Ace at AOHSQ hits a home run, expressing something that I have spent a lot of time thinking about but couldn’t find a way to express. In a masterful post about the ex-tabloid editor, ne CNN “star”, Piers Morgan, Ace invokes G. K. Chesterton’s wall paradox:
In the matter of reforming things, as distinct from deforming them, there is one plain and simple principle; a principle which will probably be called a paradox. There exists in such a case a certain institution or law; let us say, for the sake of simplicity, a fence or gate erected across a road. The more modern type of reformer goes gaily up to it and says, “I don’t see the use of this; let us clear it away.” To which the more intelligent type of reformer will do well to answer: “If you don’t see the use of it, I certainly won’t let you clear it away. Go away and think. Then, when you can come back and tell me that you do see the use of it, I may allow you to destroy it.
Both Greg Sergent [and Morgan] smuggle a lot of not-quite-hidden assumptions into words like “sensible” and “dignified, edifying.” What they do not say, but which is readily apparent, is that a sensible, dignified, edifying conversation can only be had with someone who accepts nearly all of their baseline assumptions and policy preferences ab initio. That’s not a discussion — that’s a group hug. But only people who begin with these assumptions, they claim, can take useful role in the “discussion,” which means the discussion, from the start, isn’t a discussion at all.
But tying this into Chesterton’s wall: My problem with Morgan and Sergent is their ignorance. They cannot tell me why the wall exists — or, here, they cannot tell me the benefits of fairly free gun ownership. Obviously, there must be some, or the nation would not have had fairly-free gun ownership for 240 years, and the NRA would not have a 59% approval rating, and 100 million Americans would not own guns, otherwise.
But can they actually explain the other side of the argument? As they say, a good lawyer, one who really understands the issues of the case, can argue either side of it effectively. He may favor one side over the other, but he knows enough of both to make a strong case for either.
Sergent and Morgan couldn’t do that. They have a simple-minded understanding that Guns are Bad and do not have the intellectual curiosity to discover, even though it’s actually part of their jobs to do so, in what ways Guns May Be Good, or, at least, the reasons people might think Guns May Be Good.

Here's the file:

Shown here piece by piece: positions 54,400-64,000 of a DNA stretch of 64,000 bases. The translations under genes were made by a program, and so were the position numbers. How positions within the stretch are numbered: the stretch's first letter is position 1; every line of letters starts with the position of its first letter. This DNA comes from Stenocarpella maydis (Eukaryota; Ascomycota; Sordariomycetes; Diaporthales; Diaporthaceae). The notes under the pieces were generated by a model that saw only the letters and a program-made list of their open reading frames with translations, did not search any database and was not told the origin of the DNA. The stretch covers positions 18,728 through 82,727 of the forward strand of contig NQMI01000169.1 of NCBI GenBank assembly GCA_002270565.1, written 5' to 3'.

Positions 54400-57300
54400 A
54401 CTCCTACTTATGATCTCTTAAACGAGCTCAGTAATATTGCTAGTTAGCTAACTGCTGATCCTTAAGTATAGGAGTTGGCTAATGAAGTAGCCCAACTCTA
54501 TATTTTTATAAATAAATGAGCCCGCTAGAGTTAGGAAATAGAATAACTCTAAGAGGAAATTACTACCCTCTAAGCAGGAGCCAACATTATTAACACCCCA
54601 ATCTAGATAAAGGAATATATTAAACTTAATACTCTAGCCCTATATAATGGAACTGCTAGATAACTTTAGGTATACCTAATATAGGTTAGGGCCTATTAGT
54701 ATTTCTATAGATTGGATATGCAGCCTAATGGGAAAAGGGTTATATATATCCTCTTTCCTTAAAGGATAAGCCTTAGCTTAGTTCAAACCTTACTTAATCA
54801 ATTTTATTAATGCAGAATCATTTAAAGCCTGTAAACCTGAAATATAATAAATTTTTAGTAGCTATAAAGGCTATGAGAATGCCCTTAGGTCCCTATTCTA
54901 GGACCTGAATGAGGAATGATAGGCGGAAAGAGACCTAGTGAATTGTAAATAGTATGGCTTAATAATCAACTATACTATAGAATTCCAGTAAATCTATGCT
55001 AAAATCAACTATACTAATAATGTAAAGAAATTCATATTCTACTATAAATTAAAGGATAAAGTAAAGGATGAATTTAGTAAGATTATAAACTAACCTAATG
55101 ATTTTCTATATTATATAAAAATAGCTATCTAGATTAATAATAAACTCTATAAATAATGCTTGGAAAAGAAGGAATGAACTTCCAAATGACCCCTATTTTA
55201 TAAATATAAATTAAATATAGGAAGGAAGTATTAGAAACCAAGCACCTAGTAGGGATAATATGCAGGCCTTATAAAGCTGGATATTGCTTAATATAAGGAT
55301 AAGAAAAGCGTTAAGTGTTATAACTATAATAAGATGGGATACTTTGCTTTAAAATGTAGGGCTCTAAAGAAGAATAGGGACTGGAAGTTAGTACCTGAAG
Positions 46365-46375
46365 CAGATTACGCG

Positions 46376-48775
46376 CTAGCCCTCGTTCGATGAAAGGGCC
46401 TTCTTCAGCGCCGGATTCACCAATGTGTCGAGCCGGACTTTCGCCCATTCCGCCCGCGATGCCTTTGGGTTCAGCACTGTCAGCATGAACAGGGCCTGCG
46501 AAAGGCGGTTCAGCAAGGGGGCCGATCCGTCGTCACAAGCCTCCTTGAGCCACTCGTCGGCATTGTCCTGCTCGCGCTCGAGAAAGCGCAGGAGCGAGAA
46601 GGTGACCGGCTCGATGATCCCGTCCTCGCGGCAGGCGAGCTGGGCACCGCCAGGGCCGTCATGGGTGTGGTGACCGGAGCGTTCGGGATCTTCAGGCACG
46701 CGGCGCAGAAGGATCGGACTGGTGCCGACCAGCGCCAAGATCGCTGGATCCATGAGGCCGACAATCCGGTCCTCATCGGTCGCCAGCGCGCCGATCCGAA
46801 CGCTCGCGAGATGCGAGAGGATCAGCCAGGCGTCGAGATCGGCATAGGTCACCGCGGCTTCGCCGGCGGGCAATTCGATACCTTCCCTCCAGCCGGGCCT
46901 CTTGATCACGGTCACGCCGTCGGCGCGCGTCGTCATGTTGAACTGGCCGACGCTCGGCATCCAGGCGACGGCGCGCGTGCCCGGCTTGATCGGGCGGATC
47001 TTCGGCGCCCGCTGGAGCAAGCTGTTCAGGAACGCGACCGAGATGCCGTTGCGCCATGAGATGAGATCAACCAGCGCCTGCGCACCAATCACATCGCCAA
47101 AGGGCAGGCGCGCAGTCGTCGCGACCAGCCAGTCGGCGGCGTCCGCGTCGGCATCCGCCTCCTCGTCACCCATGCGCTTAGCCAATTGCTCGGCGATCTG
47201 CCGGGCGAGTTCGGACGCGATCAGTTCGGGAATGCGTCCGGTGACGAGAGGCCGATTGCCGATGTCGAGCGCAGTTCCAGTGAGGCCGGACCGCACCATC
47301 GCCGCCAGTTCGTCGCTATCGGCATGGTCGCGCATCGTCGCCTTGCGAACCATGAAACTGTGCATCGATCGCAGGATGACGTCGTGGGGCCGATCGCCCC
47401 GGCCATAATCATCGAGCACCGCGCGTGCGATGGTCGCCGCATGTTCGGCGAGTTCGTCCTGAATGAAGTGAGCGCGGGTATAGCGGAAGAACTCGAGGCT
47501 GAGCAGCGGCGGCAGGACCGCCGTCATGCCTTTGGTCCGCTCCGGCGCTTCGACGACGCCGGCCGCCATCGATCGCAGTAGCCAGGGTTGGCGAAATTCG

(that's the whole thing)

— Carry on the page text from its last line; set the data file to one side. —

The case for prohibition is always the same: Those advocating for prohibition always claim there is nothing good in the thing they would prohibit, and that anyone who claims or believes otherwise is somehow corrupted, morally or just mentally, and simply wrong.
But we know that’s almost never been the case in any single case of prohibition: Wine and liquor are not without value; obviously millions of people value them. Why?, the prohibitionists should have asked. And they should have further have asked, Is it civil to use the law to push our own limited, provincial view of things on millions of others?
Same with marijuana, frankly. Most of us (including me) don’t like pot, don’t like most people who use pot (or at least don’t like the pot-headed sort of culture that goes with it), and so ourselves find no value in it. But obviously millions of other people do find value in it– are we really acting in a civil fashion to use political power to essentially make our own preferences the controlling law which binds everyone?
Same with homosexuality, once upon a time, 30 or 40 years ago, when anti-homosexuality laws were occasionally enforced — it is trivially easy for heterosexuals to find no value in homosexual sex, given that we don’t like it (and in fact are repelled at the idea of taking part in it ourselves); thus it’s also quite easy to support a regime of official prohibition. After all, we find no value in it. So why not ban it? Of course, gays and lesbians might find more value in it than we are willing to credit it for.
People generally have a built-in bias in favor of the prohibition of things they themselves don’t like. From SUVs to Big Gulps, people will gladly — enthusiastically — impose prohibitions on any product they themselves don’t use or any action they don’t themselves partake in.
This is a very bad habit of people, and illiberal (in the old sense of “illiberal”), and people should be keenly aware of this bias that lurks within them, the bias in favor of government action to compel the “victory” of one cultural preference over another.
Morgan, Sergent, and the rest of the liberal blockheads all have this simple-minded and ugly belief that their culture — urban, liberal, wealthy (or at least mixing in the circles of those who may become wealthy in their later years) — is not merely a culture, with its own mix of arbitrary class prejudices and class beliefs, but the culture, the plainly superior one, the one that is so demonstrably correct that one should have no trepidation whatsoever about attempting the mobilize the coercive powers of the government to make their culture the legally mandated one.
And at no point in this process do they ever find within themselves the intellectual curiosity, or simple humility, to ask: Why do some people disagree so sharply, and is there any truth in their arguments?